“There is so much more than looking at density issues,” Galperin said. “[You have to] look at walkability, design, quality, etc.”

“These are the rules you created,” he added. “Are you happy with the result? No.”

Lapsley agreed and said every business needs “a sense of certainty,” and local officials need to understand that “time is money.”

Both men said local zoning boards need to consider editing their requirements for a more streamlined, quick and effective building process.

“Someone is always going to be opposed to something,” Lapsley says of over-regulation.

3. The ‘not in my neighborhood’ mentality

Community members’ negative perception of affordable housing is another major roadblock to solving this problem.

Each panelist noted that longstanding community members often have a “not in my neighborhood” mentality because they’re afraid that affordable housing structures won’t fit in the style and ambiance of their neighborhood or could bring in an unsavory crowd.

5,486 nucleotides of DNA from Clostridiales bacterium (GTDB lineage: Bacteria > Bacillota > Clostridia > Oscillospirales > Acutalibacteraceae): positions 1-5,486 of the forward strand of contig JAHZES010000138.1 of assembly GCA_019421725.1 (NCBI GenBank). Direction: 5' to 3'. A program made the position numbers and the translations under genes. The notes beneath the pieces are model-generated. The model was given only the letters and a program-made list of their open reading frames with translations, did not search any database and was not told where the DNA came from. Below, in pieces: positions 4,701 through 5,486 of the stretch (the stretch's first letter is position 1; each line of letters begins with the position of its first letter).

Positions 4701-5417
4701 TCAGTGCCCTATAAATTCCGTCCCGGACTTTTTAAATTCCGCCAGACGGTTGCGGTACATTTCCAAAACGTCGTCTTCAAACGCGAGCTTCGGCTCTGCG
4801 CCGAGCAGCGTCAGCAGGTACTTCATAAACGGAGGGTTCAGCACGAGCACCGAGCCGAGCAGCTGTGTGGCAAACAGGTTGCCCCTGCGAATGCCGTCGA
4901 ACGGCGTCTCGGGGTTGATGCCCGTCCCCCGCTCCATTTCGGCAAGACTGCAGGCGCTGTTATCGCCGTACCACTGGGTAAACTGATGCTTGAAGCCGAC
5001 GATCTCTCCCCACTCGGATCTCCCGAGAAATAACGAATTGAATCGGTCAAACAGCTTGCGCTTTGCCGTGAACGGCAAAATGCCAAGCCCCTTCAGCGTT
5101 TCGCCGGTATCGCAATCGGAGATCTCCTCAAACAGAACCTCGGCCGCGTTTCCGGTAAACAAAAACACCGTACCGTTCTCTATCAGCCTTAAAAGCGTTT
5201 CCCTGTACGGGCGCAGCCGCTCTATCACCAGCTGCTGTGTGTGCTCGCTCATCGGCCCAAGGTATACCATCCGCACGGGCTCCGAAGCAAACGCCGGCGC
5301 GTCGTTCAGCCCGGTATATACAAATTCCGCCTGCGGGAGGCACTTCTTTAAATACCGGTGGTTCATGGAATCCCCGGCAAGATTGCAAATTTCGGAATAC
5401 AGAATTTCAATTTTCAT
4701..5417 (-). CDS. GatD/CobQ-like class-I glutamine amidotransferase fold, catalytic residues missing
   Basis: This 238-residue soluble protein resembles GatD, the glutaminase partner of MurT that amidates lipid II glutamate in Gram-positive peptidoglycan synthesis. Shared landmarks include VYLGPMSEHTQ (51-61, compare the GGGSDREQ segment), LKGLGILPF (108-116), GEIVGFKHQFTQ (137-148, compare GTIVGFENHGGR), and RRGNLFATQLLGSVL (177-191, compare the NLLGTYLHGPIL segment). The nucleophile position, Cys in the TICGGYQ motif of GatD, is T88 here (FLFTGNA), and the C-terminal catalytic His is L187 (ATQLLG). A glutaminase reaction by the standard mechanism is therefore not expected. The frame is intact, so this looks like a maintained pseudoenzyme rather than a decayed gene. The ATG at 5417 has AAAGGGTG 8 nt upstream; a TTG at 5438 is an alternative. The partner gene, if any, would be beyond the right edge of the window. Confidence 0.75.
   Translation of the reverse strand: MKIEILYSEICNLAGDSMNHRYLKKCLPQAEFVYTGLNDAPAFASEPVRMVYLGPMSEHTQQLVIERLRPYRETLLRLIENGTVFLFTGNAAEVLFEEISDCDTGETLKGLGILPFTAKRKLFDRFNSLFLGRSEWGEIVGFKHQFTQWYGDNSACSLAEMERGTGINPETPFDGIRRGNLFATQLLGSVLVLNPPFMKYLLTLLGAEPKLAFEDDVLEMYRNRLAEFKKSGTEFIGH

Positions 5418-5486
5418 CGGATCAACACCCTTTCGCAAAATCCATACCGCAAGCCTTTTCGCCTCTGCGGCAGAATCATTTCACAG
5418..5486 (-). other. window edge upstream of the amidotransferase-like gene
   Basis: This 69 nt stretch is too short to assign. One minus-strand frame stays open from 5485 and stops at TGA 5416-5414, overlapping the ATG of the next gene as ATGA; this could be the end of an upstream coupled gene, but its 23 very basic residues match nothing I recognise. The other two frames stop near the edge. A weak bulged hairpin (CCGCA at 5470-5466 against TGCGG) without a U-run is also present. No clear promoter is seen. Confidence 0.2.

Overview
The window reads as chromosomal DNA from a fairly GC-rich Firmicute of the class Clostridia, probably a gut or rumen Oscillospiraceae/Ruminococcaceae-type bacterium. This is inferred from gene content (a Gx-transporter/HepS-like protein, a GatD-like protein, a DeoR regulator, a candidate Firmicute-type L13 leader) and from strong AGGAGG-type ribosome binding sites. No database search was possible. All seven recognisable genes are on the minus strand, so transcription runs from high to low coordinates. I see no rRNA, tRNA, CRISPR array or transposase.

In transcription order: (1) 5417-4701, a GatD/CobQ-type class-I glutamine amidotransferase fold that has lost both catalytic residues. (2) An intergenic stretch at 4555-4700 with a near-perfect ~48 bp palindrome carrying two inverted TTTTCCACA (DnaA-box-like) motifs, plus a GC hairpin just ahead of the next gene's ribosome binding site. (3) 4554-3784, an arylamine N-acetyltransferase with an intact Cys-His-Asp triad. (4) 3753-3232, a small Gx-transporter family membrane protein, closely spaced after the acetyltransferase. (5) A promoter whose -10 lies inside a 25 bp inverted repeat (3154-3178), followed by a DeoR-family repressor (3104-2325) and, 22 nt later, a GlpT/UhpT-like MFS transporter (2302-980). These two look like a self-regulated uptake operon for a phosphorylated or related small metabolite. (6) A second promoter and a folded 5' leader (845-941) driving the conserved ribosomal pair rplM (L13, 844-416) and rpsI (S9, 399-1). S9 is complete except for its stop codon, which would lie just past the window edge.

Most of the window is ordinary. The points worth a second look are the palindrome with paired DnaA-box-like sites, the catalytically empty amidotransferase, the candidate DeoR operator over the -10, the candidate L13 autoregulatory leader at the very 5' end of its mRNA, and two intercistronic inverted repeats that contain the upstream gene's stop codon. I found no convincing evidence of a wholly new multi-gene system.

Hoene says real estate professionals and developers have to reassure communities that having affordable housing structures, whether it be small, single-family homes or apartment buildings, will add to the existing culture of their neighborhood, not take away from it.

Plus, he says these areas are quickly losing the working middle class — the backbone of cities across the nation.

What’s the solution?

According to the panelists, the solution isn’t easy and will take some real legislative work.

Rolling back regulations, building more affordable housing and reducing the cost of living will be the biggest ways to bolster homeownership in California, and the panelists said associations like CAR should begin reaching out to companies to work with them on ways to lift the burden for new talent and current employees struggling to find affordable housing.

They also suggested that real estate professionals become knowledgeable about laws and regulations that are slowing the building process.

“This is the perfect time to get involved,” Lapsley said.

Email Marian McPherson